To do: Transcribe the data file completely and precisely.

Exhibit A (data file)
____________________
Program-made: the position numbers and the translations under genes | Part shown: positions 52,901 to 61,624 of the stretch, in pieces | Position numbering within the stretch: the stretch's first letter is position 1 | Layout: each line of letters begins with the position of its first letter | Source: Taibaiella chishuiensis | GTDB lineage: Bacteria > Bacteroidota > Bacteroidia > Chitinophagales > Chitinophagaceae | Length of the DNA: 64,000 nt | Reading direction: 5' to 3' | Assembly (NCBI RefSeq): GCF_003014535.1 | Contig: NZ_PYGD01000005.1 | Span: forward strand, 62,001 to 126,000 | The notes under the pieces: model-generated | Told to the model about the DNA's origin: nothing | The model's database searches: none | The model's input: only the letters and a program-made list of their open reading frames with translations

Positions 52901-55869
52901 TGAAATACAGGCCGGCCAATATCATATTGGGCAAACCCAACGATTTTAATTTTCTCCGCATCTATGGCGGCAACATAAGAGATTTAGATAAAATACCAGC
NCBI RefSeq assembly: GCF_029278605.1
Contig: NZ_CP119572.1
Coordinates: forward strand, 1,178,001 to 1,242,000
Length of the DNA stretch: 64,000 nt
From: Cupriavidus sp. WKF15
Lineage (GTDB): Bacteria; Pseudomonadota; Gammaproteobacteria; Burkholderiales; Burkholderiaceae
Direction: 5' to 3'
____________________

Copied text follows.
Program-made: the position numbers and the translations under genes | Part shown: positions 52,901 to 61,624 of the stretch, in pieces | Position numbering within the stretch: the stretch's first letter is position 1 | Layout: each line of letters begins with the position of its first letter | Source: Taibaiella chishuiensis | GTDB lineage: Bacteria > Bacteroidota > Bacteroidia > Chitinophagales > Chitinophagaceae | Length of the DNA: 64,000 nt | Reading direction: 5' to 3' | Assembly (NCBI RefSeq): GCF_003014535.1 | Contig: NZ_PYGD01000005.1 | Span: forward strand, 62,001 to 126,000 | The notes under the pieces: model-generated | Told to the model about the DNA's origin: nothing | The model's database searches: none | The model's input: only the letters and a program-made list of their open reading frames with translations

Positions 52901-55869
52901 TGAAATACAGGCCGGCCAATATCATATTGGGCAAACCCAACGATTTTAATTTTCTCCGCATCTATGGCGGCAACATAAGAGATTTAGATAAAATACCAGC
NCBI RefSeq assembly: GCF_029278605.1
Contig: NZ_CP119572.1
Coordinates: forward strand, 1,178,001 to 1,242,000
Length of the DNA stretch: 64,000 nt
From: Cupriavidus sp. WKF15
Lineage (GTDB): Bacteria; Pseudomonadota; Gammaproteobacteria; Burkholderiales; Burkholderiaceae
Direction: 5' to 3'